[T]he flux of neuronal workspace states associated with a perceptual experience is vastly beyond accurate verbal description or long-term memory storage. Furthermore, although the major organization of this repertoire is shared by all members of the species, its details result from a developmental process of epigenesis and are therefore specific to each individual. Thus the contents of perceptual awareness are complex, dynamic, multi-faceted neural states that cannot be memorized or transmitted to others in their entirety. These biological properties seem potentially capable of substantiating philosophers' intuitions about the "qualia" of conscious experience, although considerable neuroscientific research will be needed before they are thoroughly understood.[ms p34-5]



It is this informational superabundance, also noted by Damasio (1999, see esp p93), that has lured philosophers into a definitional trap. As one sets out to answer the Hard Question ("And then what happens?"), one can be sure that no practical, finite set of answers will exhaust the richness of effects and potential effects. The subtle individual differences wrought by epigenesis and a thousand chance encounters creates a unique manifold of functional (including dysfunctional) dispositions that outruns any short catalog of effects. These dispositions may be dramatic-ever since that yellow car crashed into her, one shade of yellow sets off her neuromodulator alarm floods (Dennett, 1991)-or minuscule-an ever so slight relaxation evoked by a nostalgic whiff of childhood comfort food. So one will always be "leaving something out." If one dubs this inevitable residue qualia, then qualia are guaranteed to exist, but they are just more of the same, dispositional properties that have not yet been entered in the catalog (perhaps because they are the most subtle, least amenable to approximate definition). Alternatively, if one defines qualia as whatever is neither the downstream effects of experiences (reactions to particular colors, verbal reports, effects on memory . . . ) nor the upstream causal progenitors of experiences (activity in one cortical region or another), then qualia are, by definitional fiat, intrinsic properties of experiences considered in isolation from all their causes and effects, logically independent of all dispositional properties. Defined thus, they are logically guaranteed to elude all broad functional analysis-but it's an empty victory, since there is no reason to believe such properties exist! To see this, compare the qualia of experience to the value of money. Some naive Americans cannot get it out of their heads that dollars, unlike francs and marks and yen, have intrinsic value ("How much is that in real money?"). They are quite content to "reduce" the value of other currencies in dispositional terms to their exchange rate with dollars (or goods and services), but they have a hunch that dollars are different. Every dollar, they declare, has something logically independent of its functionalistic exchange powers, which we might call its vis. So defined, the vis of each dollar is guaranteed to elude the theories of economists forever, but we have no reason to believe in it-aside from their heartfelt hunches, which can be explained without being honored. It is just such an account of philosophers' intuitions that Dehaene and Naccache propose.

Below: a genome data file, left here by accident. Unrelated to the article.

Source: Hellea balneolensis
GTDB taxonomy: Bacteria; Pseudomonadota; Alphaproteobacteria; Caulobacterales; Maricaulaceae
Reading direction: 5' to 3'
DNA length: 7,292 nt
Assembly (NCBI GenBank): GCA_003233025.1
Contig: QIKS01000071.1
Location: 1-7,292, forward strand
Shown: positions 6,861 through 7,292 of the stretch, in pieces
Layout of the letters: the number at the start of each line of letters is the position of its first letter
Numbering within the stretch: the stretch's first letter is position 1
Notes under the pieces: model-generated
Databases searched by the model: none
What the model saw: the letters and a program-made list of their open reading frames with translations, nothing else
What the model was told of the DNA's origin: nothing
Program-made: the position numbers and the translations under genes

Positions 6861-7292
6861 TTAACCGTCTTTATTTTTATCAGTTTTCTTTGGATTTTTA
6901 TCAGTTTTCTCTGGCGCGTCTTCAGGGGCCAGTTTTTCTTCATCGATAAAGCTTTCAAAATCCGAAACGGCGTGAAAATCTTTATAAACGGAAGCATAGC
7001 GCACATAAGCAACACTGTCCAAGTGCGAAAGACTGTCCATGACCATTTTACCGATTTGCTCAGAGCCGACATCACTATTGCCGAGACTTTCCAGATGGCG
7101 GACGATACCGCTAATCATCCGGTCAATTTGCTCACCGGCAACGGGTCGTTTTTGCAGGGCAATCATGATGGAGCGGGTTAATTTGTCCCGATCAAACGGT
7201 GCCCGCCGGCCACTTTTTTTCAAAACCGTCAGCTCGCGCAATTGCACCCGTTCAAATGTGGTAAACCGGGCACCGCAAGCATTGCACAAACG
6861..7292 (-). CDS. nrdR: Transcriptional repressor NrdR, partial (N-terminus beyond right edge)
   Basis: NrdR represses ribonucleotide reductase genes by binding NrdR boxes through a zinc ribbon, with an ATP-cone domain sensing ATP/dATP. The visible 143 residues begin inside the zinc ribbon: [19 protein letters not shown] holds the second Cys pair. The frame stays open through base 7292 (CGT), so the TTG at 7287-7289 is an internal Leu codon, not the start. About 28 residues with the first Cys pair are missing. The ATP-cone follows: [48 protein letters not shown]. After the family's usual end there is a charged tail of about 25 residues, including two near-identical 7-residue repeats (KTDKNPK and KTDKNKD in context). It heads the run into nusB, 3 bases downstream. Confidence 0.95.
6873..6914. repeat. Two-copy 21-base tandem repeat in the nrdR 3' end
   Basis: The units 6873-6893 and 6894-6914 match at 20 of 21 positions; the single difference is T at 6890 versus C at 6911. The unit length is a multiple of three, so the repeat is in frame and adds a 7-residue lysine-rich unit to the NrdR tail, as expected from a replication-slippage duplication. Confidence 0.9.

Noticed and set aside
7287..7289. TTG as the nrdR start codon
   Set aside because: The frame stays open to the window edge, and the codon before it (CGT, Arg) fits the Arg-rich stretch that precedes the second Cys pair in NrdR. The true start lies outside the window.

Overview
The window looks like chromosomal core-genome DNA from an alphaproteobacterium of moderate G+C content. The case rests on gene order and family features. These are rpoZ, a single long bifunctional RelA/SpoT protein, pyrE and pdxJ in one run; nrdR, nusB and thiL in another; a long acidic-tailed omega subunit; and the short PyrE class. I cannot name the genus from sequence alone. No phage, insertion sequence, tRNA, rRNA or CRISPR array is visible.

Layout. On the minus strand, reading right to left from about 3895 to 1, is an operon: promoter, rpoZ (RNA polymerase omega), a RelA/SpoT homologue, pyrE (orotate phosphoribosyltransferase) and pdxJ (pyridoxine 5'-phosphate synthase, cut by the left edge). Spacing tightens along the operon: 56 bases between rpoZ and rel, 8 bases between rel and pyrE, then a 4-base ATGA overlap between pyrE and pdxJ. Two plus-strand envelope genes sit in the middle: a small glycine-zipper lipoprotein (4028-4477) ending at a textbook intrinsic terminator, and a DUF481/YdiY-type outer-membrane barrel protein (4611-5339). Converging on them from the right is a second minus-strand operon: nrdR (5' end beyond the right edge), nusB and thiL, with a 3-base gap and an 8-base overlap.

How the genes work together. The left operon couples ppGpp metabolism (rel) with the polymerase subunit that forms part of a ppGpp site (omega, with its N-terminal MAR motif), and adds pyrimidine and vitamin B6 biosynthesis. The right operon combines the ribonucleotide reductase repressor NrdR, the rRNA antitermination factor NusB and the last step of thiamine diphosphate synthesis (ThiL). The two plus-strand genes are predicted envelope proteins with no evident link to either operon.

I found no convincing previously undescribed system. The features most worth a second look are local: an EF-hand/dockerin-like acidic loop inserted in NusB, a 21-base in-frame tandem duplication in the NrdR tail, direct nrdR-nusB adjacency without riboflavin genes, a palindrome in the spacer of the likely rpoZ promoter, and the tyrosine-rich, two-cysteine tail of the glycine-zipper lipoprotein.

It is unfortunate that the term, qualia, has been adopted-in spite of my warnings (1988, 1991, 1994b)-by some cognitive neuroscientists who have been unwilling or unable to believe that philosophers intend that term to occupy a peculiar logical role in arguments about functionalism that cognitive neuroscience could not resolve. A review of recent history (drawn, with revisions, from Dennett, forthcoming) will perhaps clarify this source of confusion and return us to the real issues.